Warner, one of the new "Scottish beat" writers like Irvine Welsh (Trainspotting), forcefully evokes the dreary life in a northern Scotland port town of Morvern Callar, whose name means "quieter silence" in Scottish. The book opens with Morvern's discovery of her boyfriend's body: a suicide on Christmas Eve. She opens her gifts, goes to her despised supermarket job, and pub hops that night. Unexpected reactions are Morvern's trademark and make her story fascinating. Directionless and disgusted at home, she uses money unexpectedly inherited from her boyfriend to return to the Mediterranean rave scene she had discovered on a trip to "Youth Med." In the end, she returns broke and still sullen. This may be the first novel with a soundtrack: Morvern acknowledges the songs she listens to on her Walkman while moving through the actions of the narrative. The sound of her strong voice telling this wild adventure may play through readers' heads long after they have put down this book. Kevin Grandfield --This text refers to an alternate Paperback edition.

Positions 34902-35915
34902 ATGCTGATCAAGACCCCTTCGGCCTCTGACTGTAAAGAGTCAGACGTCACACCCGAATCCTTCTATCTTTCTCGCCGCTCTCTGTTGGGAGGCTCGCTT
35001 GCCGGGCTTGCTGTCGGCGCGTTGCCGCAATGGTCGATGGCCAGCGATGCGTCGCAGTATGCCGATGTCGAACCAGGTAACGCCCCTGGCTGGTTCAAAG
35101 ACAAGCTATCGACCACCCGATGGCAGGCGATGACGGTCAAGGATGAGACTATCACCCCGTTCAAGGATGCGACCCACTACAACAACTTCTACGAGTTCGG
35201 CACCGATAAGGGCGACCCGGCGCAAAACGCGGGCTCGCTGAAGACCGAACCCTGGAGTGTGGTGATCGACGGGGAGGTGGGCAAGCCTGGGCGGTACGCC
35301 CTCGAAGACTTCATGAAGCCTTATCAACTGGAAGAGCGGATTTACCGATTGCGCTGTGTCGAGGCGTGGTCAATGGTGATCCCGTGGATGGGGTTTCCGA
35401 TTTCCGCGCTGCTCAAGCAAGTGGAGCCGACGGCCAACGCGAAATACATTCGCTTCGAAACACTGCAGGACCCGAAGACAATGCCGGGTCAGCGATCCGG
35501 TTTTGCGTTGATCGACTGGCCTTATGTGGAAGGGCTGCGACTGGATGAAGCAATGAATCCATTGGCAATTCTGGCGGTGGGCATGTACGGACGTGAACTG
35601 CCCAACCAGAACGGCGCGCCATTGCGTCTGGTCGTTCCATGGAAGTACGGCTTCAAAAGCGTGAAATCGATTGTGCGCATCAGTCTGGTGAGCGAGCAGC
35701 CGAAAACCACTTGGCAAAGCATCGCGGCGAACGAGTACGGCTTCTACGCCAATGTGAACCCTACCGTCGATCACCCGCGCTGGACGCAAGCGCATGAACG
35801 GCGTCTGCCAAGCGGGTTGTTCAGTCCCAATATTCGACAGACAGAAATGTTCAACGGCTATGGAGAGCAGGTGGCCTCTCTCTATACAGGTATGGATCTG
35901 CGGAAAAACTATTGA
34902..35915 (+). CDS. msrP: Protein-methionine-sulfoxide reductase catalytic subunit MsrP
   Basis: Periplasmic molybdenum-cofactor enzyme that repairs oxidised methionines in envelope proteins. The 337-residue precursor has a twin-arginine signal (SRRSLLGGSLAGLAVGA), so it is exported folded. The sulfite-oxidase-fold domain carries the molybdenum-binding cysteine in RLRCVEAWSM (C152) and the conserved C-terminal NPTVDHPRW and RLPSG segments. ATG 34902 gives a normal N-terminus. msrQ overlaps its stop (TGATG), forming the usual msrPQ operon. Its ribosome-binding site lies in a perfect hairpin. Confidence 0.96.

How does a do-it-all party girl become a woman of virtue, the next best thing to the Virgin Mary? The answer, savage yet serene, is this seductive debut from Warner, one of a just-arriving group of new Scottish writers. The shock of waking one morning before Christmas to find her man dead on the floor proves less stressful for Morvern Callar, a produce-stacker who lives only for music and the next rave, than the inconvenience of having to deal with his body. She goes to work in her seaside Scottish town, then goes to a club, then an all- night party. But when she finally comes home a few days later, he's still there. So she hauls him into the attic and opens the windows for the winter, availing herself of his CDs and bank account and sending his unpublished novel around as he requested, but passing it off as her own. When warm weather arrives, Morvern has to deal with him again; this time she chops him up and goes on a camping trip to dispose of the pieces. Then, craving a change, she abandons work for a Mediterranean resort, where she spends everything, even a publisher's advance for ``her'' novel. Broke and jobless, she comes home to find her foster dad making out with her best friend- -who has already confessed to having gone wild with Morvern's boyfriend the night before he cut his throat. But Morvern also finds a letter informing her that the boyfriend's ample inheritance has been left to her, so she immediately heads back to the blue skies, warm beaches, and the resort rave scene--where in her splendid isolation she has an epiphany. On her next return home a few years later, much is changed, but then so is she. Morvern is the raw, resilient voice of a generation, and if this not-quite-ironic tale of redemption and Irvine Welsh's Trainspotting are any indication, the Scottish Beats are already strong contenders for world-class literary status. (Author tour) -- Copyright ©1997, Kirkus Associates, LP. All rights reserved. --This text refers to an alternate Paperback edition.See all Product Description